In the past, it has been thought that federal student loans were the best and only way to go. (Read more about the differences between federal and private student loans here.)

Interest rates and other aspects that you have come to know were almost always defined by federal regulations. However, when you take a step back and look at federal student loans at general, they tend to be higher over the long-term. Students often end up paying more because they have so many options for deferment and forbearance.

Experts all recommend to students entering school to pay off their loan within ten years after graduation. Many of them do not do this. This isn’t surprising. Grads are focused on getting a job after they leave school, and can’t afford the loan payments immediately after graduation.

However, sometimes a month becomes six months, and six months becomes a year. Before you know it students are asking for another extension or forbearance. Interest continues to accrue during this time.

Any other kind of loans will require that you make regular payments. You might not be as likely to get a deferment or forbearance from private lenders.

Are private student loans right for you?

However, private lenders are not for everyone. While they have assumed a great deal of the responsibility of student loan disbursement, this is a relatively new thing. Many people don’t even know that companies like Facebook and Amazon are starting to give out student loans to people who want to focus on technology or a related field.

As FinTech continues to grow in our modern world, there will be even more opportunities for non-traditional loans like these.

Bankers are equipped to handle finances, but not the advanced technology that students have come to depend on to make it through college. AI and machine learning has taken hold in the educational environment and any schools that don’t use this technology will be left behind.

We defined a few groups of people that might better benefit from private loans than from federal loans. Look over this list and see if your child may qualify for any of these categories and then just think about whether a private loan is better for your child.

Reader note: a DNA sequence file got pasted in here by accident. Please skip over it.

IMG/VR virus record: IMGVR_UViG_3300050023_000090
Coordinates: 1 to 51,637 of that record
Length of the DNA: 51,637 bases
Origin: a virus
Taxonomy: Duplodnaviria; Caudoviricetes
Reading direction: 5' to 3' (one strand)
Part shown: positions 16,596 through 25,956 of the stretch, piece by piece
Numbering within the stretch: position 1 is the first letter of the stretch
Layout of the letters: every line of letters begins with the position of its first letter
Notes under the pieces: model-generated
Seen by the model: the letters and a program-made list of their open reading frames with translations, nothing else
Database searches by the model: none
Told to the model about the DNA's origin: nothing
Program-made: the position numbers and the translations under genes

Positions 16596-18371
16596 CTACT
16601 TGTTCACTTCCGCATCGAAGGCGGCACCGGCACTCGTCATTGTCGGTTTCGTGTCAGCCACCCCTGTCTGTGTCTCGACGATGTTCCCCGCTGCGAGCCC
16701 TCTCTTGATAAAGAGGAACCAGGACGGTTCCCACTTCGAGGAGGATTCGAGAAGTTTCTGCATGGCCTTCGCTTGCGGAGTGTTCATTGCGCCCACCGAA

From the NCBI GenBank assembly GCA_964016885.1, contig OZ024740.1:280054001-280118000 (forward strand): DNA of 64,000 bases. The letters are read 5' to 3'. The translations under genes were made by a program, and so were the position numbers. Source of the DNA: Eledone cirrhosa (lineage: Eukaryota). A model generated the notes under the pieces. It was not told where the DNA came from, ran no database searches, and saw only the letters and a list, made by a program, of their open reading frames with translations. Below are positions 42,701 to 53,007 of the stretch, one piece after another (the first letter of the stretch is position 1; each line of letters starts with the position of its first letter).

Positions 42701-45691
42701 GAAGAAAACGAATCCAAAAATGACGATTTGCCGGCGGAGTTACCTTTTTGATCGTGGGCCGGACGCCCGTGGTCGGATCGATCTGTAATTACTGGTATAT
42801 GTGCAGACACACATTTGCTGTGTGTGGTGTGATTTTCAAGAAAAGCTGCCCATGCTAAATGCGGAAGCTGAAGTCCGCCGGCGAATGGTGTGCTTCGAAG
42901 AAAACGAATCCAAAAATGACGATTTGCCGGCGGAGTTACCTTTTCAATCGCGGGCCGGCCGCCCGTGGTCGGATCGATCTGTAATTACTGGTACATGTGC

Questions to Ask Yourself

When considering when to pick private student loans, consider the following factors:

  • Have you determined that federal loans are not right for you?
  • Do you prefer to deal with a private lender?
  • Do you plan on considering refinance of your loan at some point?
  • Do you currently have a credit card account with the private lender?
  • How high is your credit score?

All of these factors are important in deciding when to pick private student loans. Federal student loans are still a preferred method of borrowing if you don’t overborrow, but this depends on the type of federal loan you get.

What to Keep in Mind

With private loans, you are at the mercy of the company. It’s wise to choose a company that you know or where you already have a credit account. This might increase the chances that the lender will work with you.

Having a top credit score is a requirement with private loans. This is not the case with federal loans. So, if credit scores are sagging, it’s best to try for a federal loan.

The old saying, “begin with the end in mind” is a good one to consider when trying to decide when to pick private student loans.

Additionally, there may be certain times of the year that are better to apply for private loans, such as a few months before a school term begins. Private companies are well aware of the deadlines of many of the colleges. They intentionally offer good deals for borrowers shortly before a new term begins.

Mark Kantrowitz, a leading student loan expert, believes that the best times to borrow private student loans are when you don’t qualify for federal loans, parents are unable to borrow due to other debts or circumstances, students who are only taking courses with no intent to degree, and a few other cases.

If any of these cases apply to your situation, your best bet may be to get a private student loan.